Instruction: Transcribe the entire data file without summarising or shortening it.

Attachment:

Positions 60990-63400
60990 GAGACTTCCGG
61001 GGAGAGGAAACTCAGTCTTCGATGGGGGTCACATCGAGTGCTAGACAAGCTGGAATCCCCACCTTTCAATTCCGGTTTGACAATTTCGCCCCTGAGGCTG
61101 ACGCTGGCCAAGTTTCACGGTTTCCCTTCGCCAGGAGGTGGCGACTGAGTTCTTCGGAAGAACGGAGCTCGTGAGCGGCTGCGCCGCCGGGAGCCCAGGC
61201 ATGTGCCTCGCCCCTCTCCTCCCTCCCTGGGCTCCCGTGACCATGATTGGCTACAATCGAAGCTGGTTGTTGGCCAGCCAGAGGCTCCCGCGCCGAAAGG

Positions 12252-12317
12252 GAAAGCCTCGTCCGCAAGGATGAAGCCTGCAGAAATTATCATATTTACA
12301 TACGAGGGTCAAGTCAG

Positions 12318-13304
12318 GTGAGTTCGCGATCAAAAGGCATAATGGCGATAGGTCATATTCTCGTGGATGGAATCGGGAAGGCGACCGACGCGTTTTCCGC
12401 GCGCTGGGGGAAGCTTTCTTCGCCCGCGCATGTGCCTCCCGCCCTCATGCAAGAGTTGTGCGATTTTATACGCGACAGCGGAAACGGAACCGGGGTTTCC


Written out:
Positions 60990-63400
60990 GAGACTTCCGG
61001 GGAGAGGAAACTCAGTCTTCGATGGGGGTCACATCGAGTGCTAGACAAGCTGGAATCCCCACCTTTCAATTCCGGTTTGACAATTTCGCCCCTGAGGCTG
61101 ACGCTGGCCAAGTTTCACGGTTTCCCTTCGCCAGGAGGTGGCGACTGAGTTCTTCGGAAGAACGGAGCTCGTGAGCGGCTGCGCCGCCGGGAGCCCAGGC
61201 ATGTGCCTCGCCCCTCTCCTCCCTCCCTGGGCTCCCGTGACCATGATTGGCTACAATCGAAGCTGGTTGTTGGCCAGCCAGAGGCTCCCGCGCCGAAAGG

Positions 12252-12317
12252 GAAAGCCTCGTCCGCAAGGATGAAGCCTGCAGAAATTATCATATTTACA
12301 TACGAGGGTCAAGTCAG

Positions 12318-13304
12318 GTGAGTTCGCGATCAAAAGGCATAATGGCGATAGGTCATATTCTCGTGGATGGAATCGGGAAGGCGACCGACGCGTTTTCCGC
12401 GCGCTGGGGGAAGCTTTCTTCGCCCGCGCATGTGCCTCCCGCCCTCATGCAAGAGTTGTGCGATTTTATACGCGACAGCGGAAACGGAACCGGGGTTTCC